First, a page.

If you've been reading this blog even semi-regularly, you know one of my persisent obsessions is "rhythmic authority," a term I stole from Ethan Iverson and have been plowing into the ground ever since. But it's an incredibly useful concept to refer to when talking about the disconnect that too often exists between even very highly skilled conservatory-trained musicians and, well... basically every other skilled musician on the planet. It's a disconnect that a lot of classical players do not perceive, partly because they have spent many years intensely focused on the development of a very sophisticated and deep emotional connection to pitch. But not only have many of them not invested the long hours of work required to develop an equally sophisticated emotional connection to rhythm, often they are not even aware that they don't have one, or that they might need one. They -- rightly -- consider themselves among the most highly-trained musicians in the world, so it can be very humbling to realize that they still have a lot to learn about something as fundamental as rhythm.
This disconnect leads to a lot of frustration when musicians from a nonclassical background try to collaborate with classical musicians, since the latter are not generally used to (and worse, do not generally respect) putting such a premium on rhythm. This is slowly changing, as the minimalist and post-minimalist works of the past 30 years are not playable by musicians who lack rhythmic authority. But, unsurprisingly, the slowest organism to adapt is the symphony orchestra.
I have to say, as a listener, I find this intensely frustrating. It's not just recent works that would benefit from being played by orchestras where everyone has solid time and can lock in together. There are lots of passages in the standard rep that would be greatly invigorated if orchestras and conductors made an investment in rhythmic authority. How great would it be to hear a rhythmically authoritative Rite? Or imagine if every orchestra played Bartók's rhythms as convincingly as the players in the Hungarian State Symphony.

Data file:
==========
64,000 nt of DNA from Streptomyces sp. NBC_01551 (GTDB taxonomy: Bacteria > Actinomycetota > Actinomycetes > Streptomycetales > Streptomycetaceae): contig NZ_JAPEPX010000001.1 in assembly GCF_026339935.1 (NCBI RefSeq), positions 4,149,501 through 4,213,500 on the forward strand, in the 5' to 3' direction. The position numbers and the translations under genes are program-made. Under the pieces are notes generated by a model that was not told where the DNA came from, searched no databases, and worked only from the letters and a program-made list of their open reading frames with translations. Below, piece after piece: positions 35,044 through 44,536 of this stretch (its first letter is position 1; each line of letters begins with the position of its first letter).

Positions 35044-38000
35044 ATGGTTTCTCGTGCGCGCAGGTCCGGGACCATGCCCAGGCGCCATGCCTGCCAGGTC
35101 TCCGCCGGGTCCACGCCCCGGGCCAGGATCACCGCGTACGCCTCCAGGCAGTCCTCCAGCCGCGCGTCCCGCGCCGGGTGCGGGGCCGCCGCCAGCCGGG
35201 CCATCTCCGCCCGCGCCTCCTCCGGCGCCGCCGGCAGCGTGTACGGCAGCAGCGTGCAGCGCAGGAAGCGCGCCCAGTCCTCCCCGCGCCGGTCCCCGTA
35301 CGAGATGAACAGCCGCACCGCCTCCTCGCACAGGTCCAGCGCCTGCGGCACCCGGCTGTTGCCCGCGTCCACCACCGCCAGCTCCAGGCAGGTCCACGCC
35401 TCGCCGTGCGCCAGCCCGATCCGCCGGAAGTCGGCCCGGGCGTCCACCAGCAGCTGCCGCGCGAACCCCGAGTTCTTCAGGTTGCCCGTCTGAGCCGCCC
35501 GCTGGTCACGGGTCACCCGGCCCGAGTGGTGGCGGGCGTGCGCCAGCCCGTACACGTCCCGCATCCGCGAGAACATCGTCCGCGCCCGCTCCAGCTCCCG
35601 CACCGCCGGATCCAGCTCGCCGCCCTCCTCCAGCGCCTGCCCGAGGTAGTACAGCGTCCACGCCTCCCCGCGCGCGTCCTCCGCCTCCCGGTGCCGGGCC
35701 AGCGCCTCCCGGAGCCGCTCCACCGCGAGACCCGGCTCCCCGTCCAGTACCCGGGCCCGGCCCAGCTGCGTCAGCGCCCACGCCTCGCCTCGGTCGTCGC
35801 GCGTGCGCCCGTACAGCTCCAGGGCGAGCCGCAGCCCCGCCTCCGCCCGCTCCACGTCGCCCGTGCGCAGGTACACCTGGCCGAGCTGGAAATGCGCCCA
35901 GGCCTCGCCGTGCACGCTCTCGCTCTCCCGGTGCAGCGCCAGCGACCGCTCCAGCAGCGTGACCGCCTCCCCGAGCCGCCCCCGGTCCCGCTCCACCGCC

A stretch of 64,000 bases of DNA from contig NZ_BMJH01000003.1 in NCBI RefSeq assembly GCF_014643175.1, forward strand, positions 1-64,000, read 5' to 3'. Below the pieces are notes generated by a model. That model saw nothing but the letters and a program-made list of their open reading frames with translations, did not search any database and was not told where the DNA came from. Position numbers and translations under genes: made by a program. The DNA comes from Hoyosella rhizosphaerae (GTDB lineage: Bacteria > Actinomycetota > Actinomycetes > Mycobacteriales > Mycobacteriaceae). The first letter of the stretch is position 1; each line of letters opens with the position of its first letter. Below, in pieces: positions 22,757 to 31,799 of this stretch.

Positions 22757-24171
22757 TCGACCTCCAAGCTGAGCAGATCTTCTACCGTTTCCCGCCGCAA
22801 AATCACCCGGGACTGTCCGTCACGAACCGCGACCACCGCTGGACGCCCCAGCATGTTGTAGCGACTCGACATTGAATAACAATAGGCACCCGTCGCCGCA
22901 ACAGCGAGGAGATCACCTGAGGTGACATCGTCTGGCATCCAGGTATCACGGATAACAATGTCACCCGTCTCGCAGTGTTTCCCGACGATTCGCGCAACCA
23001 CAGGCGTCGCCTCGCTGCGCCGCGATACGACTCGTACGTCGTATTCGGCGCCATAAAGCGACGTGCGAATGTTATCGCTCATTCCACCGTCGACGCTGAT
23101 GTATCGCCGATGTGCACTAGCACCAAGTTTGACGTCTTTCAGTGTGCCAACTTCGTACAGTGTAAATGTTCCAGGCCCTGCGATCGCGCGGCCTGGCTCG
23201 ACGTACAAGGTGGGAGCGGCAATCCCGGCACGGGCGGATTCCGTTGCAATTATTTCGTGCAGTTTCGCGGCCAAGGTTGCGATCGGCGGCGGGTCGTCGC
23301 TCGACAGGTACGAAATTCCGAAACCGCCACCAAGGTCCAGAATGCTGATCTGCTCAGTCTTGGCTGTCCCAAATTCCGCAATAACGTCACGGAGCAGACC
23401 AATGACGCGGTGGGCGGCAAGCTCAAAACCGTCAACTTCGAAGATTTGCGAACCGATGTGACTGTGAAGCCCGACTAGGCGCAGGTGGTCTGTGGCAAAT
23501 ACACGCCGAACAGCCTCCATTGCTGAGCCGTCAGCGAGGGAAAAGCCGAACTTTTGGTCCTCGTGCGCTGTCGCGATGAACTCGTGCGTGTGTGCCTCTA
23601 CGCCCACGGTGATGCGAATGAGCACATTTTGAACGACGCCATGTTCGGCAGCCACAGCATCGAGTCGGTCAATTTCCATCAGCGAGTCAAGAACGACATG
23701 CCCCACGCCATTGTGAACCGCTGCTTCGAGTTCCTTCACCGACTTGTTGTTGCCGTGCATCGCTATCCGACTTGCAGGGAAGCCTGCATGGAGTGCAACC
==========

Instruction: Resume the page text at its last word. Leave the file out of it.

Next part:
But I have more or less given up attending orchestral performances, even though I love much of the repertoire -- partly because decent seats for the NY Phil are prohibitively expensive, but also because I find their lack of rhythmic authority kills the experience for me.
Some people don't believe it's even possible for a large orchestra to achieve the kind of rhythmic authority I'm talking about. Steve Reich gave up writing for orchestra in 1987 because he was convinced they were just fundamentally incapable of playing with the requisite rhythmic clarity. But it can be done -- watch:
That's the Simón Bolívar National Youth Orchestra, who are basically ambassadors for Venezuela's El Sistema, a national music program that for 30 years has been providing free instruments and music education to kids we've taken to euphemistically calling "at risk."
At just 12, Legner Lacosta was on the streets. Leaving school, his mother and stepbrothers, he started hanging out in Pinto Salinas, a notorious Caracas barrio where bullet-ridden shacks pile on top of each other in a ravine nestled beside the motorway.
By 13, Legner had a crack habit and a .38 calibre gun and a regular role as a drug-dealer and thief. "I got trapped by money," he says, "when I was high, I felt as if I were somewhere else; you clear everything out of your mind and start to invent your own world." By 15, the police caught and beat him, and he was sent to a young offenders' institute in Los Chorros, east Caracas, among 150 glue-sniffers and abandoned or abused children.
Forced to go cold turkey, Legner withdrew into himself. "I was bored and didn't want to do anything," he says. But one day, the Youth Orchestras Project turned up and he had his first meeting with a clarinet. "When the instruments arrived, the director told me there was a clarinet left. I didn't know what it was. I was fascinated when I saw it. He taught me the first four notes. I played those four notes all day."
By 17, Legner was back at the detention centre, but this time in a smart polo shirt and trendy thick-rimmed glasses, there to teach clarinet. "Music saved my life," he says. "It helped me let out a lot of the anger inside. If music had not arrived, I wouldn't be here today." He has now moved to Germany to continue his studies.
The conductor is the 26 year-old Gustavo Dudamel, himself a product of El Sistema. He made a big splash earlier in the year when he was appointed the next music director of the LA Phil, beginning in 2009. He and the Simón Bolivar NYO are currently all over the classical music blogosphere, with the general consensus being that they pwned every other orchestra at this year's Proms.
American orchestras, feeling the crunch of reduced ticket sales and an aging audience, have been wracking their brains trying to figure out how to turn things around, but many of the proposed changes are of the "rearranging the deck chairs on the Titanic" variety. It seems to me that when you are getting your asses handed to you by a bunch of Venezuelan street kids, it's time for everyone involved to take a long hard look in the mirror. And then maybe reach for that tambor mina and start shedding.